Archive - Mt. Pinatubo Anniversary and Lahar Danger

June 12, 2016


Each Sunday we present a notable item from our archives. This EPOD was originally published June 15, 2001

Provided by: NOAA National Geophysical Data Center
Summary authors & editors: Martin Ruzek; NOAA National Geophysical Data Center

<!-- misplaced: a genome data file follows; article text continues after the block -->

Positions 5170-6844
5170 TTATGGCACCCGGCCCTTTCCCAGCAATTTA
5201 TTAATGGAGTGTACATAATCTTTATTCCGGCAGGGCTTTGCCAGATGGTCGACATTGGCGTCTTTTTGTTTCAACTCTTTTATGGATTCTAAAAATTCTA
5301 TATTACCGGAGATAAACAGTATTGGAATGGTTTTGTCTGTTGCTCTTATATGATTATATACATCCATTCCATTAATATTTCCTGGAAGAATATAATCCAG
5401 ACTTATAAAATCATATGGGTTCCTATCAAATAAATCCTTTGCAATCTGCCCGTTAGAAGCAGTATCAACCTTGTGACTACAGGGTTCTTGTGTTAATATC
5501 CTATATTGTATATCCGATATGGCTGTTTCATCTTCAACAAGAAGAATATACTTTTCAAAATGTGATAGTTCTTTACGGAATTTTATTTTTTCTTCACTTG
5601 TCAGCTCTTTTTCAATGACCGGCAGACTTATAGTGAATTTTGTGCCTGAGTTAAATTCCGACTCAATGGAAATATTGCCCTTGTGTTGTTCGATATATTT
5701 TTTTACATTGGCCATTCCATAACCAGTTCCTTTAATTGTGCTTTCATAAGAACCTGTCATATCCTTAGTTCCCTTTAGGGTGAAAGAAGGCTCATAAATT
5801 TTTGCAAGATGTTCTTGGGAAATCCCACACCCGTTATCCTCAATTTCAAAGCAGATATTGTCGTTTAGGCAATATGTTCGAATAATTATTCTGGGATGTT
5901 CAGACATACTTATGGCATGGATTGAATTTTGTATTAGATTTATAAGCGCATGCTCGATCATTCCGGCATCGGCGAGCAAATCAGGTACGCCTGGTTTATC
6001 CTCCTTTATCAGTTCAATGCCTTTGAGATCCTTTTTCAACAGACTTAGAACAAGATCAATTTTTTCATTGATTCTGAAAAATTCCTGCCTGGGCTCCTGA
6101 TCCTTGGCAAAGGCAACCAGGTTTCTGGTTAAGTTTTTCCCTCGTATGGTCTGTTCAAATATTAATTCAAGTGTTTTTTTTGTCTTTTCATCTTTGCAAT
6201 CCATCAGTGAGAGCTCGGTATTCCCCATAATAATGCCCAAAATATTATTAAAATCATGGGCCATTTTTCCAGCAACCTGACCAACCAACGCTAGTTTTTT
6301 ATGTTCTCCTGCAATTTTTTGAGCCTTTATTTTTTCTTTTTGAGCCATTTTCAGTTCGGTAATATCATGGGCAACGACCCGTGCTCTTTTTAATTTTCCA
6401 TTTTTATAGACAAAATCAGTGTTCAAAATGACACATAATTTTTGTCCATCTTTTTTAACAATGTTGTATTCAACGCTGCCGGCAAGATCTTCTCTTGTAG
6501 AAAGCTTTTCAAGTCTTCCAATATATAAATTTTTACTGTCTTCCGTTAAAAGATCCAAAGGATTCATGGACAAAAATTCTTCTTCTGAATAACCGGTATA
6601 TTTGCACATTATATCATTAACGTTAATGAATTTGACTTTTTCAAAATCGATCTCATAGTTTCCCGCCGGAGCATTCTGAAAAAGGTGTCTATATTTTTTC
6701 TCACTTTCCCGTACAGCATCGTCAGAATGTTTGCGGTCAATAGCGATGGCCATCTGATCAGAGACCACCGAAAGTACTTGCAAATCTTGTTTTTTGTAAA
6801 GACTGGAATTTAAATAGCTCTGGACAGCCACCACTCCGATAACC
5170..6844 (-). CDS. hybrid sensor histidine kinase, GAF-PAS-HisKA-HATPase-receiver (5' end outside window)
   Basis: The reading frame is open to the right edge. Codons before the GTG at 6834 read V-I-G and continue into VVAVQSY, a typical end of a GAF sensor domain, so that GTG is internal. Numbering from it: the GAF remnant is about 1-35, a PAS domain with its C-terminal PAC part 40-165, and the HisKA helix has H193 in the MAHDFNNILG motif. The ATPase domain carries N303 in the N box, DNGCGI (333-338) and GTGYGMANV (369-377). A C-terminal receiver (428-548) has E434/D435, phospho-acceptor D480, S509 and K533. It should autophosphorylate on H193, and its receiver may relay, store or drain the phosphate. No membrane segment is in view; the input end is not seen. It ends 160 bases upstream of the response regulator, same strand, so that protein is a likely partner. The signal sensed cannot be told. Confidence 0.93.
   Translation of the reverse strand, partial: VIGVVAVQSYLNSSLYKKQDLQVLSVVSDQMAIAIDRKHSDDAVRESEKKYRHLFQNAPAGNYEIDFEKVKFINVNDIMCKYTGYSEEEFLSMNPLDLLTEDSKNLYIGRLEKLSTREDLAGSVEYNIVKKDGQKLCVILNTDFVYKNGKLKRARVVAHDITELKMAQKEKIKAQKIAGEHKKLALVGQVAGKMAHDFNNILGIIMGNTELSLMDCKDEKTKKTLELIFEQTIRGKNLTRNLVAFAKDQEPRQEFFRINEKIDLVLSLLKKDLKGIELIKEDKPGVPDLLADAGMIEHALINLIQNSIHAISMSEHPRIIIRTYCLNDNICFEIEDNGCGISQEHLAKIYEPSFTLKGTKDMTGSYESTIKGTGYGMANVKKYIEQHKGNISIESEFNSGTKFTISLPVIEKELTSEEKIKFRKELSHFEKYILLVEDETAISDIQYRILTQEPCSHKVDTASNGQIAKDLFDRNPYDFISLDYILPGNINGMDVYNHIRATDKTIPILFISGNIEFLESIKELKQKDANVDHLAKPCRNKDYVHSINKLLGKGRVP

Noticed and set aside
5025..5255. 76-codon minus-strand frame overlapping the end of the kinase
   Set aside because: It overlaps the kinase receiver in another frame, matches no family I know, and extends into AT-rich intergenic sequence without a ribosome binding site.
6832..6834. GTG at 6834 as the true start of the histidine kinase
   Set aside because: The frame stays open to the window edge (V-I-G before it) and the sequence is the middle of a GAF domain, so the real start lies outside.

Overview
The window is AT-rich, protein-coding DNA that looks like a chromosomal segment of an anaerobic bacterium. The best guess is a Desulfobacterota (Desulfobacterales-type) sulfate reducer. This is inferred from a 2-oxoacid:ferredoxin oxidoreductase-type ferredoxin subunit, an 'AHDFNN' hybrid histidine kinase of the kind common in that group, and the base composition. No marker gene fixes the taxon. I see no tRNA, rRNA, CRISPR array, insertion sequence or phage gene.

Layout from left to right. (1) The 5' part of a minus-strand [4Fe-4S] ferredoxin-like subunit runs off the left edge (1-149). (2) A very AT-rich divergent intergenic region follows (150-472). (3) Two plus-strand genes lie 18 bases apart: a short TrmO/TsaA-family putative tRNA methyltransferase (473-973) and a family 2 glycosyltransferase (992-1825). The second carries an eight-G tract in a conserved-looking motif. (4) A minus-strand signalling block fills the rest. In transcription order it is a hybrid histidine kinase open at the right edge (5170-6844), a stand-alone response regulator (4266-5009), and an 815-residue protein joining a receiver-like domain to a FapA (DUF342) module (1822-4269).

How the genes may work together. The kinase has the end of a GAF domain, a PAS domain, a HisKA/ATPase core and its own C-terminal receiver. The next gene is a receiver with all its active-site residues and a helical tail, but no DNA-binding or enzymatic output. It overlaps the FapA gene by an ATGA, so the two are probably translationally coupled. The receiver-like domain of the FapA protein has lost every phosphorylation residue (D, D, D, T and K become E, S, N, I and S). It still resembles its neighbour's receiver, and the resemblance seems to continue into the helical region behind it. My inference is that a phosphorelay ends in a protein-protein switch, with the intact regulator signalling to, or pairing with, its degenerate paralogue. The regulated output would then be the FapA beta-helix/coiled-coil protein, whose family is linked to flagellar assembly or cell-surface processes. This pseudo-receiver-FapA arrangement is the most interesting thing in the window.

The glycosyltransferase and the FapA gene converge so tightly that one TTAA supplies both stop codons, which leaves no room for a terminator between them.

Mount Pinatubo is located on the Island of Luzon in the Philippines, about 100 km northwest of Manila. On April 2, 1991, Pinatubo, which had been rumbling for months, stirred to life. Over the next six weeks earth tremors and minor explosions occurred. These natural warnings led to the evacuation of personnel at Clark Air Base and of 55,000 people in nearby towns and villages. At dawn on June 15, 1991, a cataclysmic eruption began with a tremendous explosion that destroyed ten deserted villages. The eruption deposited approximately 5 to 7 sq km of volcanic fragments in pyroclastic flows on the slopes of the volcano and over neighboring towns and agricultural areas. It is this material that continues to threaten structures and lives in the area, in the form of lahars (debris flows) during heavy rainstorms. This photo shows older (at least 400 years old) and recent (1991) pyroclastic flow deposits from Mt. Pinatubo.

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